Hi-Fi News Staff

Hi-Fi News Staff  |  Jan 27, 2015  |  0 comments
Although the bass and midrange drive units on the twenty. 26 may appear similar to those of the PMC fact 12 [HFN Nov ’13], they are completely new and only found on this loudspeaker so far. The tweeter is the one unit carried over from the existing models and it’s the well proven Solonex 27mm soft-dome unit, developed by SEAS in conjunction with PMC. Its output is rolled off below 3.
Hi-Fi News Staff  |  Jan 27, 2015  |  0 comments
Q Acoustics, established in 2006, is very much a new-wave brand that owes no philosophical allegiance to tradition, even if it is by definition a part of theentry-level British speaker scene. With the Concept 20, two elements combine to achieve noteworthiness – the cabinet technology and the optional stands. It goes without saying that the price alone (£350 for the speakers, or £550 for the package) automatically qualifies this as of exceptional value. The 655mm stands are handsome, well-made and clever – they lock to the speaker, hide the cables down the back, feature adjustable spikes, sound terrific and could probably sell by the truck-load on their own.
Hi-Fi News Staff  |  Jan 27, 2015  |  0 comments
This handsome pair of Revel F208 floorstanders sits at the top of the California company’s recently introduced Performa 3 range. The R&D team has spent the past three years completely revamping its middle-range Performas. We’re told they’ve been designed not simply to offer a step up in performance from Revel’s cheaper speakers but also to give more than a taste of its far more expensive models. Manufacturing is in Indonesia.
Hi-Fi News Staff  |  Jan 27, 2015  |  0 comments
Standing over a metre in height, the Olympica III is imposing without being a room-dominator. Our review example was in natural walnut, with joints in clear maple, while accenting this are leather inlays with highlighted stitching. As standard, the front baffle and back are also covered in natural hide. The construction comprises ‘progressive thickness’ triple curvature cabinet walls, with solid walnut clamps reinforcing the structure.
Hi-Fi News Staff  |  Jan 22, 2015  |  0 comments
Teac’s HA-501 is a Japanese product of the old school, with no-nonsense looks and a quality of fit and finish that belies its £700 asking price. Teac highlights a number of aspects of the 501’s circuit design. First that it operates in Class A, as evinced by the case running warm to the touch. Second, dual mono construction is clear when you remove the top plate to reveal two identical circuits side by side on the main PCB.
Hi-Fi News Staff  |  Jan 22, 2015  |  0 comments
This tall floorstander takes its place as the top model in Elac’s Line 400 series. All use the JET 5 tweeter, Elac’s development of a concept patented by Dr Oskar Heil called the Air Motion Transformer (AMT). In the Heil AMT, the moving element is a very light plastic membrane that carries a fine metal track to conduct the audio signal. Suspended between powerful magnets, this membrane moves when current flows.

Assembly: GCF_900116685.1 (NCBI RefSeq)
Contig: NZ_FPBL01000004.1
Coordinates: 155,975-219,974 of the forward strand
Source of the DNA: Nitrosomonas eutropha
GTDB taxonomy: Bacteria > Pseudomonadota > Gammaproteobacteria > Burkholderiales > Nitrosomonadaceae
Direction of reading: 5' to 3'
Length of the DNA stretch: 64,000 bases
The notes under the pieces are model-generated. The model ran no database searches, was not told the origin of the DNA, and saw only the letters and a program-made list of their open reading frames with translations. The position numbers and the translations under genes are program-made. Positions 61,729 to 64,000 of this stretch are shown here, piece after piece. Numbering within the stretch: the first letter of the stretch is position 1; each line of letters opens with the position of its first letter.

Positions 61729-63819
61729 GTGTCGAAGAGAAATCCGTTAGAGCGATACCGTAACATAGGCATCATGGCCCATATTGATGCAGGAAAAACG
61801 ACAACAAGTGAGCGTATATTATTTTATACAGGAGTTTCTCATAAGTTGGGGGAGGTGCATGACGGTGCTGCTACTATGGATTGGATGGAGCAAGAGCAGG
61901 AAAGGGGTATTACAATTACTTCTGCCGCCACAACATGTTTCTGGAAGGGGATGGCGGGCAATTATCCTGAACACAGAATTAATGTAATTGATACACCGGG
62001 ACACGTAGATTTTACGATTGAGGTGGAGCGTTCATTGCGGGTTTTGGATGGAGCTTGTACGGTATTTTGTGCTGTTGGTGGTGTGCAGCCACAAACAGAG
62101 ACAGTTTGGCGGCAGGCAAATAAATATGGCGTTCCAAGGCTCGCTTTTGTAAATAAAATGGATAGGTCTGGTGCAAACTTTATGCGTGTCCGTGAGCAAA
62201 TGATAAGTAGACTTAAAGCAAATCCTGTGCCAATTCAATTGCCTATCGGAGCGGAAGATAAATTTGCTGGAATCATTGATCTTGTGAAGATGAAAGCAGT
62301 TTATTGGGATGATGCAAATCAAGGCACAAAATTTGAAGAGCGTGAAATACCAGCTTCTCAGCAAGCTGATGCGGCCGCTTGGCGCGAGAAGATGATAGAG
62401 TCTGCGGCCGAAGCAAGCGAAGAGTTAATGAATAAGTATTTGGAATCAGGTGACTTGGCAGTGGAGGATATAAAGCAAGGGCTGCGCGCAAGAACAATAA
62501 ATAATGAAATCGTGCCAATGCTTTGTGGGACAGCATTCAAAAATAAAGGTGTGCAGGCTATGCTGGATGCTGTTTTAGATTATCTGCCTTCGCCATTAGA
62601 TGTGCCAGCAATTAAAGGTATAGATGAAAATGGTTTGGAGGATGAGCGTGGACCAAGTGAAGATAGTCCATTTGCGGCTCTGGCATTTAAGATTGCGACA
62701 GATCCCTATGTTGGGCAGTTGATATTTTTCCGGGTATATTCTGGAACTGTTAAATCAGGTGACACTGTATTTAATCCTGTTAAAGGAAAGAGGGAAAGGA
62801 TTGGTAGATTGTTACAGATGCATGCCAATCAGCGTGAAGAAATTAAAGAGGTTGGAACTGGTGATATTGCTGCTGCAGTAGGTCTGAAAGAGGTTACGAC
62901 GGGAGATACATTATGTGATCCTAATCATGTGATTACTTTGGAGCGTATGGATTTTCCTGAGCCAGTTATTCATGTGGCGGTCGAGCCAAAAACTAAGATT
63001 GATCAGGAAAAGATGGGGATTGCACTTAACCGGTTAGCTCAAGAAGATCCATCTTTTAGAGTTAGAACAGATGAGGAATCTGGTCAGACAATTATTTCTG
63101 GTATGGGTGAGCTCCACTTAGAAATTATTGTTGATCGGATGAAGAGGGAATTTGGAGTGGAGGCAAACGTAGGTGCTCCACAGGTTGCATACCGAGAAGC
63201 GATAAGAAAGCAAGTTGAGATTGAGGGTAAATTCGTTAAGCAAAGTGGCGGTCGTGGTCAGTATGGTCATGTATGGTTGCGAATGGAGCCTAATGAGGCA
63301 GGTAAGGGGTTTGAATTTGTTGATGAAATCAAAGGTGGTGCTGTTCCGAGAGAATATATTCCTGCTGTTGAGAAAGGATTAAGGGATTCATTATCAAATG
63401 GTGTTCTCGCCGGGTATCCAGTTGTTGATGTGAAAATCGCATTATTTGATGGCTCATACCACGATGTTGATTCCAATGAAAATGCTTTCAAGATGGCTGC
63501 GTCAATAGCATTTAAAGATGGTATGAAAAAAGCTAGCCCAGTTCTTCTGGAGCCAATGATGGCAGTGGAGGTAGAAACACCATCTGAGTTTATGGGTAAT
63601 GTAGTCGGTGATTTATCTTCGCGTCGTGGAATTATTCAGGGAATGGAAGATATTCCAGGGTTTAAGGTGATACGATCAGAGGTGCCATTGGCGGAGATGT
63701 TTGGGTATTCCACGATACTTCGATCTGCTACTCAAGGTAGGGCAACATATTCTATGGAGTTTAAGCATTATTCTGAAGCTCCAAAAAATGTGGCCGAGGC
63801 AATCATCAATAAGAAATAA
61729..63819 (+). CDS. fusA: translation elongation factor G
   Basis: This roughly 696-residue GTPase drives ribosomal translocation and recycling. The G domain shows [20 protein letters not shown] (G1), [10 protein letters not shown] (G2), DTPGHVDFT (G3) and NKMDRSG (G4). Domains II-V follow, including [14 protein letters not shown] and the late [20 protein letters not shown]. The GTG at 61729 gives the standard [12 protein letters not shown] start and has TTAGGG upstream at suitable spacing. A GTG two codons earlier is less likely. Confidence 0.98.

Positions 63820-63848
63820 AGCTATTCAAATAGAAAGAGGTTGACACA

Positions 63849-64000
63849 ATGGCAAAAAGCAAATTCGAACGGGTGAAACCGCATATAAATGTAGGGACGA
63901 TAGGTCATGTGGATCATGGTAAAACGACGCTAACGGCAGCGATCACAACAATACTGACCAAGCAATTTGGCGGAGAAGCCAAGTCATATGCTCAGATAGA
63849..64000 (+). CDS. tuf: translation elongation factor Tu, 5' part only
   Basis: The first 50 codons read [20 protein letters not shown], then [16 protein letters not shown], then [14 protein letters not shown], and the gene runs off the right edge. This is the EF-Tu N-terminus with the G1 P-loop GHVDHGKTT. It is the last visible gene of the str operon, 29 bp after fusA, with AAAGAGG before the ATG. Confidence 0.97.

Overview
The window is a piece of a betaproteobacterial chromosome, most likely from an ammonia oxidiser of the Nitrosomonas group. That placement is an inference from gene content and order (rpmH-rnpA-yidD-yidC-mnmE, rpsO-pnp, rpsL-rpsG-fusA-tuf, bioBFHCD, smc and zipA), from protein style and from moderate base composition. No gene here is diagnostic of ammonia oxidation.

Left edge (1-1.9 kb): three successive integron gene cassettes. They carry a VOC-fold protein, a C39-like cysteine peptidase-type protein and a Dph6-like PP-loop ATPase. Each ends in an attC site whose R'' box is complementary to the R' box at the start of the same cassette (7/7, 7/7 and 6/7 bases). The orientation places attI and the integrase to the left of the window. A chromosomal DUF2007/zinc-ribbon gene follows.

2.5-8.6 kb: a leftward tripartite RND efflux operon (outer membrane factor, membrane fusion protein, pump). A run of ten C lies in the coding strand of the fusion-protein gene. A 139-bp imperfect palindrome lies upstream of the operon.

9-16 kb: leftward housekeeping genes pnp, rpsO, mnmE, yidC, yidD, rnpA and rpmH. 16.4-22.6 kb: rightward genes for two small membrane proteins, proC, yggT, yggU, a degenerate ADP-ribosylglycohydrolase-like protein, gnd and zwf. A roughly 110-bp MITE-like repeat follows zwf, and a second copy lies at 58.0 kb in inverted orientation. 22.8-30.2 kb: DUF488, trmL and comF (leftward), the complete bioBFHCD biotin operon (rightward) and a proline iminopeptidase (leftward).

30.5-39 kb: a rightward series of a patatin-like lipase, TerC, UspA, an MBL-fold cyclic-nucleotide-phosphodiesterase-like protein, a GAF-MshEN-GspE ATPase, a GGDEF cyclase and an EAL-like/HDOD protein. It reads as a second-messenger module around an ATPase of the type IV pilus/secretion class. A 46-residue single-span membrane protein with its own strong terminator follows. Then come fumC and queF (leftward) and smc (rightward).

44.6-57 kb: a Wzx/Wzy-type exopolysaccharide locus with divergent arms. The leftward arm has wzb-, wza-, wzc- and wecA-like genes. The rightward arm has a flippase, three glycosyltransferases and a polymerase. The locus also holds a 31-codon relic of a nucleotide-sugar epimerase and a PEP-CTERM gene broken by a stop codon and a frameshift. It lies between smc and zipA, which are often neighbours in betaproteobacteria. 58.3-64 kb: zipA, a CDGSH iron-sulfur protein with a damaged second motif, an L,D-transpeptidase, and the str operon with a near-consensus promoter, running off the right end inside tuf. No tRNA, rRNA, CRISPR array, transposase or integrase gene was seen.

Hi-Fi News Staff  |  Jan 22, 2015  |  0 comments
Here’s a stylish new Meridian product right in the mainstream: a headphone amp/USB DAC with optional outboard PSU. It wouldn’t be a Meridian, though, without having some novel features. The cases are interlocking aluminium extrusions, double-skinned to enhance screening, and having no visible fasteners holding it together – clever. The PPS power supply is not dedicated to the PHA headphone amp but provides five 12V/500mA DC outputs on mini-DIN sockets, each incorporating dual-stage linear voltage regulation, for powering other Meridian products as well.
Hi-Fi News Staff  |  Jan 22, 2015  |  0 comments
It was perhaps Benchmark that set a trend by equipping its compact, high-value DACs with a capable headphone amplifier. They became, in effect, an amalgam of DAC, headphone amplifier and simple preamp, and the HA-1 is from the same mould. Much of its electronics derives from Oppo’s BDP-95EU and BDP-105 universal disc players [HFN May ’12 and Jan ’13]. The HA-1 uses the same ESS 9018 Sabre DAC and the same output circuitry but the headphone amp and preamplifier stages are new.
Hi-Fi News Staff  |  Jan 22, 2015  |  0 comments
Schiit products benefit from a Scandinavian nomenclature – Asgard, Bifrost, et al – so, should this stunning little Magni headphone amplifier prove tempting, you needn’t approach the salesman with the embarrassing request, ‘Do you stock Schiit?’ As its company founders are seasoned designers of [quote], ‘fully balanced differential power amplifiers, fully discrete I/V conversion stages, audiophile D/A converters, relay-switched stepped attenuator volume controls in preamps, etc,’ they could have launched Schiit with whatever product genre they liked. Being savvy, they chose headphone amps. Schiit works with ‘simple, discrete circuit topologies’ for the analogue sections, while its DAC products feature ‘innovative bit-perfect management systems’. It also uses Class A amplifier designs ‘where practical – and single gain stages when possible’.
Hi-Fi News Staff  |  Jan 20, 2015  |  0 comments
We ran the scoop review of MF’s debut Nu-Vista unit over 15 years ago [HFN Aug ’98]. Now the company has this new nuvistor-equipped integrated amp, having recently found a company to make the requisite tube bases. Blessedly, it eschews gadgetry offering just a remote, a switchable display of input and level, home theatre pass-through for one of the four line inputs and extra speaker terminals for bi-wiring. The Nu-Vista 800 has a fascia machined from solid aluminium and sides fitted with attractive heatsink extrusions – it even comes with spikes for the feet and with cups too, to protect floor finishes.

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